Eric: We had some early warnings, we had early warnings two and a half, even three years ago with all these terrorists, because the tariff sent the cycling industry sideways when you just couldn't get parts.
Eric: Even now, to this day in the motor industry lots of parts are hard to get because they're all over the world and it's hard to track down.
Eric: So what's going to happen, I think necessity is always the mother of invention so broken supply chains will absolutely positively spur innovation, they already have.
Eric: So one of the things I think we're seeing is this whole justin time analytics stuff.
Eric: it's really important to know where your products are especially for manufacturing where you have lots of different little parts that need to come together.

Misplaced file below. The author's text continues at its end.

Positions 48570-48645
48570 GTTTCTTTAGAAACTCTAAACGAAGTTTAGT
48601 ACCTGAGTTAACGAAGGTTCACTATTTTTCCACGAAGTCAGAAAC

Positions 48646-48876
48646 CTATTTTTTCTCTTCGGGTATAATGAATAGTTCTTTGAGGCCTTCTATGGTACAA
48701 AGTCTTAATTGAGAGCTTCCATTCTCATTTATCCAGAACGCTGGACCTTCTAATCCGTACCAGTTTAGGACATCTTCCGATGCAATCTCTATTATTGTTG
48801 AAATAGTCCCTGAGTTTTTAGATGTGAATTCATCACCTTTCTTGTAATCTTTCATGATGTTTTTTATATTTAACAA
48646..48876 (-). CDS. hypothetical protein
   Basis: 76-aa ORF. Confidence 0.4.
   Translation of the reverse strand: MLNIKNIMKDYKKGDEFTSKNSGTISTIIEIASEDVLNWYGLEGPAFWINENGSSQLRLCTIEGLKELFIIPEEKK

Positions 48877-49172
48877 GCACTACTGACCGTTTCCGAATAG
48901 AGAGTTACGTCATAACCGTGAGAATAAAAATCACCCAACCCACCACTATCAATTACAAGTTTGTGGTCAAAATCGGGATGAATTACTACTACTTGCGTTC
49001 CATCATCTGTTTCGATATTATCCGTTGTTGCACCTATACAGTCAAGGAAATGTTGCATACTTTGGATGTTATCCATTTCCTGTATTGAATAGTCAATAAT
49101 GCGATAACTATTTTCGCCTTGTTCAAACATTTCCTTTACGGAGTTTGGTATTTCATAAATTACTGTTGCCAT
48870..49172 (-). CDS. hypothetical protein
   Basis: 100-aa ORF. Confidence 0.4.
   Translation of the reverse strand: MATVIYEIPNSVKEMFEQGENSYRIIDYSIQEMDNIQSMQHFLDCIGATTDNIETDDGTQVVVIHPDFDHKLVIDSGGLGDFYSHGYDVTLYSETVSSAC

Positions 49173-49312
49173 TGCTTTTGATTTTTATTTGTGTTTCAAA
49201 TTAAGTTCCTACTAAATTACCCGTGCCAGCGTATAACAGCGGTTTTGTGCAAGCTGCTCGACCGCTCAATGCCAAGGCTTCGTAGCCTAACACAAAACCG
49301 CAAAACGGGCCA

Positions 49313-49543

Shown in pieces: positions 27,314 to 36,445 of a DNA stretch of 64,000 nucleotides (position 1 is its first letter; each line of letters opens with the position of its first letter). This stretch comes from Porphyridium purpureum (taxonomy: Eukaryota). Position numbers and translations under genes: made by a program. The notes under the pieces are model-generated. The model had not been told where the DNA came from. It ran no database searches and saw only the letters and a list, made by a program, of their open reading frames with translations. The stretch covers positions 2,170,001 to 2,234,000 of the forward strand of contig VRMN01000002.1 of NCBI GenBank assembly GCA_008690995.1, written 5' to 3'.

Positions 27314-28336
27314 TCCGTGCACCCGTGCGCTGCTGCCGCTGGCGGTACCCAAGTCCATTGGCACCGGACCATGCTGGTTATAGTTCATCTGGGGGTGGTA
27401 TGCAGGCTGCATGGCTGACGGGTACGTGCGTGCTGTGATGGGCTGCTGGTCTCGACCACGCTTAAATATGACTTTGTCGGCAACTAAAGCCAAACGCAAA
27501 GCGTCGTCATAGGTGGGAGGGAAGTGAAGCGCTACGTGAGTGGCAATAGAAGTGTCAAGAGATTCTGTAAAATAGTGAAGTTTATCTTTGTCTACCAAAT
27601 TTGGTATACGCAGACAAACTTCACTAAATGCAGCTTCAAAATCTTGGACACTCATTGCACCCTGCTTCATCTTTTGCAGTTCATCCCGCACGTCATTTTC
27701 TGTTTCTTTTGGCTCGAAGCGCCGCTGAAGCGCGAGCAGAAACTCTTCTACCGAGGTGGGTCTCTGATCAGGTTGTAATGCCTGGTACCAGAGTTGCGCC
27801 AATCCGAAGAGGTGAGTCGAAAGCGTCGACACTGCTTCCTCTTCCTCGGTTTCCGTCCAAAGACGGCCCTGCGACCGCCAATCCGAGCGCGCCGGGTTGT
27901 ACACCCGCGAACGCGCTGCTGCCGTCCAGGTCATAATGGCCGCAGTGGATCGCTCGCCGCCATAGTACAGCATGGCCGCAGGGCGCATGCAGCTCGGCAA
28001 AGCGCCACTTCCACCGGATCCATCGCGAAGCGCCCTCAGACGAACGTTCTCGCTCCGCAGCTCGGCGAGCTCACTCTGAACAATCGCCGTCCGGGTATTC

Eric: that's so the world of supply chain, right in the world of procurement is that you have lots and lots hundreds of thousands, quite frankly, if not millions.
Eric: of little parts, some of them are screws or rivets or Whatever the case may be, and if you can't get those then your whole.
Eric: supply chain is disrupted and your business is disrupted, I spent years in the print production business long time ago and I learned from experience that within that industry, the folks who are.
Eric: doing the actual printing press they're actually running that what my printer told me he goes look if that printer is not running.
Eric: we're not making money so when that stuff when that machinery goes down or doesn't have the materials, it needs it's extremely expensive and very painful, so I think justin time analytics on supply chain is going to be a huge issue.